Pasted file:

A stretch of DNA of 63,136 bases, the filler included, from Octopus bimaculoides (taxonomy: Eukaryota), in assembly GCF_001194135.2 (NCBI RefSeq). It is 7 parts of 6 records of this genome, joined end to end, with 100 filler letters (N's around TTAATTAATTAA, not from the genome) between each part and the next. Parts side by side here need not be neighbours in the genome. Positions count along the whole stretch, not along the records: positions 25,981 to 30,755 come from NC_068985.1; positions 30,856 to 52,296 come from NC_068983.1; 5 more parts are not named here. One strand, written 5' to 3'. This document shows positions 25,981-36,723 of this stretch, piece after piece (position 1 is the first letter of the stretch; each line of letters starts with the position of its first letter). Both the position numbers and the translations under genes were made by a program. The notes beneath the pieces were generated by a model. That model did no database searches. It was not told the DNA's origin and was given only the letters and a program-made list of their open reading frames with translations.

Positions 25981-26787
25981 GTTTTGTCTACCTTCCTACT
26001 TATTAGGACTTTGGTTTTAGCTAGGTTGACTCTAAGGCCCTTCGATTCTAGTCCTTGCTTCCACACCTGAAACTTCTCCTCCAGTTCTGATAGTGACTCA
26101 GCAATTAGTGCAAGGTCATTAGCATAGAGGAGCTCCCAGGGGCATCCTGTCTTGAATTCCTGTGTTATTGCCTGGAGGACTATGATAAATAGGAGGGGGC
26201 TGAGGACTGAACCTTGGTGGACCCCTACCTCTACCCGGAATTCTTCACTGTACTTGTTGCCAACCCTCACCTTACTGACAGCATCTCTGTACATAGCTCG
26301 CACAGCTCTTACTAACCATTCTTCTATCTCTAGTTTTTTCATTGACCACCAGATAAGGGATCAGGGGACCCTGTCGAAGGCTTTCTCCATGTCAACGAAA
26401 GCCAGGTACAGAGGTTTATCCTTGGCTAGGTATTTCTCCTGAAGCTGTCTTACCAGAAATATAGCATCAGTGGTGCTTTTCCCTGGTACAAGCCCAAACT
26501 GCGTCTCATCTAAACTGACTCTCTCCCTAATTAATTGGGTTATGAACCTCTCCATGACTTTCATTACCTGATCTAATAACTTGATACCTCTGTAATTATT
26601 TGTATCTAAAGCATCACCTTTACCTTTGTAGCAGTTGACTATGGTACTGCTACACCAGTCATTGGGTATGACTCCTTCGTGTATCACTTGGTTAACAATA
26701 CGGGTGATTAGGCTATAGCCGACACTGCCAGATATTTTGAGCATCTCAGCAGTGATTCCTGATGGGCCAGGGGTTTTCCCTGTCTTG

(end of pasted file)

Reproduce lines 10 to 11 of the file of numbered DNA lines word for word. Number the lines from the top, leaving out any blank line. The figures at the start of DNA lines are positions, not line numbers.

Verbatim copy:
26601 TGTATCTAAAGCATCACCTTTACCTTTGTAGCAGTTGACTATGGTACTGCTACACCAGTCATTGGGTATGACTCCTTCGTGTATCACTTGGTTAACAATA
26701 CGGGTGATTAGGCTATAGCCGACACTGCCAGATATTTTGAGCATCTCAGCAGTGATTCCTGATGGGCCAGGGGTTTTCCCTGTCTTG